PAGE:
Most consumer-based biometric technologies for smartphones and tablets are not considered “true” or “full” biometrics. For example. consumer solutions generally use fewer minutiae points (specific points on a finger or face) than live fingerprint scanners use at border control checkpoints (which is about 30),  despite knowing that individuals share generally about eight similar minutiae. So, when you scan your fingerprint on a phone, it is not scanning your whole fingerprint, just a dozen or so points. And consumer implementations do not check for liveness either, making the product much easier to hack. This is going to be true for other consumer biometrics, including FaceID and facial recognition. The tech will use a dozen points and a much simpler algorithm than what would be used for government or military applications. Otherwise, the cost would simply be too prohibitive. As such, using consumer biometrics for authentication and identity is a terrible idea.

Nevertheless, it shows that FaceID should not be an iPhone X owner’s only means of authentication, rather multi-factor authentication (MFA) or continuous authentication techniques are necessary to keep access to a device from falling into the wrong hands. MFA is the approach that businesses use to address the shortcomings of passwords.

Premium Smartphones Create New Revenue Stream for Accessory Makers


The next generation of high-end smartphones will push the average selling price (ASP) upward toward US$1,000. If early user experiences of iPhone X are any indication, the first action that a purchaser of this new device class should take is to install a protective case on the smartphone. The second action that the buyer should take is to install security software that enables MFA, such that FaceID (or any single authentication factor) is utilized alongside other methods to determine the legitimacy of the user.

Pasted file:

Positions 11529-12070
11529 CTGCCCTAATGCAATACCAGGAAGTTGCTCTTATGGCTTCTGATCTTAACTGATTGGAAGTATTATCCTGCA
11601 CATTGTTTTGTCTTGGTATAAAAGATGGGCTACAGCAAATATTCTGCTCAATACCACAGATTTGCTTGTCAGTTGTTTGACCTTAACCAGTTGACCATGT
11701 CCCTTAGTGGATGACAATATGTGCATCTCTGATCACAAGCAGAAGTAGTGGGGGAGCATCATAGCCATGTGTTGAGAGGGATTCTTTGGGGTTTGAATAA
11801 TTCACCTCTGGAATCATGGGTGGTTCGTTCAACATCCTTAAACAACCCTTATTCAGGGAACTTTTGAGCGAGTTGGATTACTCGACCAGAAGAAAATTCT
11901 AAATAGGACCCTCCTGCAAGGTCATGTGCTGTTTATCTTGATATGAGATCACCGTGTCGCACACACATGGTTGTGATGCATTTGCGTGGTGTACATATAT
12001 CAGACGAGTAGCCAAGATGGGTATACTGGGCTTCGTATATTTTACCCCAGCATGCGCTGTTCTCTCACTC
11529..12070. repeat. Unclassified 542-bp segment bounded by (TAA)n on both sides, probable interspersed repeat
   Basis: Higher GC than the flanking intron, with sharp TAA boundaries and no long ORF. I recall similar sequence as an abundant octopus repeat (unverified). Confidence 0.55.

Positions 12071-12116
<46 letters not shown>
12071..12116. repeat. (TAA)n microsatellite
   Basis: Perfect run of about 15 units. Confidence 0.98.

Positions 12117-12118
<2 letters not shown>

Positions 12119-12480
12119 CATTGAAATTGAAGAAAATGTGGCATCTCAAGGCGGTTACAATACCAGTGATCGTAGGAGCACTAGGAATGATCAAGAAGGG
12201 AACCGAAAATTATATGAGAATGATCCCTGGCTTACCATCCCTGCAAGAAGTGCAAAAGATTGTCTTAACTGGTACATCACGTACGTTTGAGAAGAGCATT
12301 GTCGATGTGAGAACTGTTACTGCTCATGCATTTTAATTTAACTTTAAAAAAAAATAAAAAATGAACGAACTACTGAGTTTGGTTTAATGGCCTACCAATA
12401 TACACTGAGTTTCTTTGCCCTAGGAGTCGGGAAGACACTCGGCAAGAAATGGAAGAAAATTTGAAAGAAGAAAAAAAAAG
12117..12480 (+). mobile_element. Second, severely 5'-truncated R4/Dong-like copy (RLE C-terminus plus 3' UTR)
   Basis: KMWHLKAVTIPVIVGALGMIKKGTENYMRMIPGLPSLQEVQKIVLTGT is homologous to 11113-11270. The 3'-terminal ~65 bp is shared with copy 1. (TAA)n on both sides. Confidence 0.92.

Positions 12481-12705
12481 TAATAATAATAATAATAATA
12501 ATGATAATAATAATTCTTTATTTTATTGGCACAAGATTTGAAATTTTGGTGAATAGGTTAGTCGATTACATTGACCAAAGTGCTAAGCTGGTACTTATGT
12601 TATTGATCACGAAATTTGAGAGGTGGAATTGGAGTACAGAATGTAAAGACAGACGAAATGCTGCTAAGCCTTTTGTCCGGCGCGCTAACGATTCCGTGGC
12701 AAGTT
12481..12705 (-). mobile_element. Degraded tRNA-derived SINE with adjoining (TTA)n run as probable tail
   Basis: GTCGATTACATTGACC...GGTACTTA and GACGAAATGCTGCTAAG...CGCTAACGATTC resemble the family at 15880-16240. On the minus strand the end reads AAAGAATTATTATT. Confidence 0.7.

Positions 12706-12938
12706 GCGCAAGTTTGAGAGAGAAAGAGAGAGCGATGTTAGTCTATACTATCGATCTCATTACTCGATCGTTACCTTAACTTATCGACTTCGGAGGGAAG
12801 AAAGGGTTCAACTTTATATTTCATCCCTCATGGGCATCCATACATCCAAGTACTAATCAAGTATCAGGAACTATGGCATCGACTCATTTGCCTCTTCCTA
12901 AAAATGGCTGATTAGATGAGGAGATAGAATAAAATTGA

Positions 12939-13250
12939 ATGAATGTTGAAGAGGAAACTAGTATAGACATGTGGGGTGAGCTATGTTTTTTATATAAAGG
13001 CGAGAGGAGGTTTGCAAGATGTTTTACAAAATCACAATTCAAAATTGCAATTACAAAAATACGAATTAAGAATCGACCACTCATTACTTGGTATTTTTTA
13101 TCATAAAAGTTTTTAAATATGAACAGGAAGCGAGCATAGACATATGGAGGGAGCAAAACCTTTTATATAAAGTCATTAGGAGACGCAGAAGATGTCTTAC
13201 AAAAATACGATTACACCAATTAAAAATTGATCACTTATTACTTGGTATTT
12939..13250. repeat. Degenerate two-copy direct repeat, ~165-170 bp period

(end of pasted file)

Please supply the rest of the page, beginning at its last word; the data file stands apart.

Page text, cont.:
Nearly 815 million protective and carry cases will be shipped for smartphones in 2017. The five-year outlook shows continued growth. However, if smartphone original equipment manufacturers (OEMs) ignore the need to further protect the integrity of the device’s mechanical design, the forecasted rate of growth will increase.


ABI Research further expects that these new premium flagship handsets will surpass 10% of the smartphone volume mix during 2018, making them an attractive source of accessories revenue.

Companies, such as Samsung, have looked to offset the concerns about durable smartphones by offering models that include additional hardening of the enclosure and display. Yet, it is typically limited to a single model of the portfolio and marketed to demographics that place value in the rugged nature of the handset, including parents and businesses.

Not only does technology iterate and evolve in the mobile device market. The expectations of a great user experience (UX) are also changing with new generations of users. A key element to future device purchases will be the UX promise and how brands associate themselves with qualities like reliability, customization, personalization, and trust. Reliability and security must be ingrained in the design and implementation of mobile devices. Aftermarket accessories can augment the device to make it last longer in some circumstances, but it does not replace quality design practices.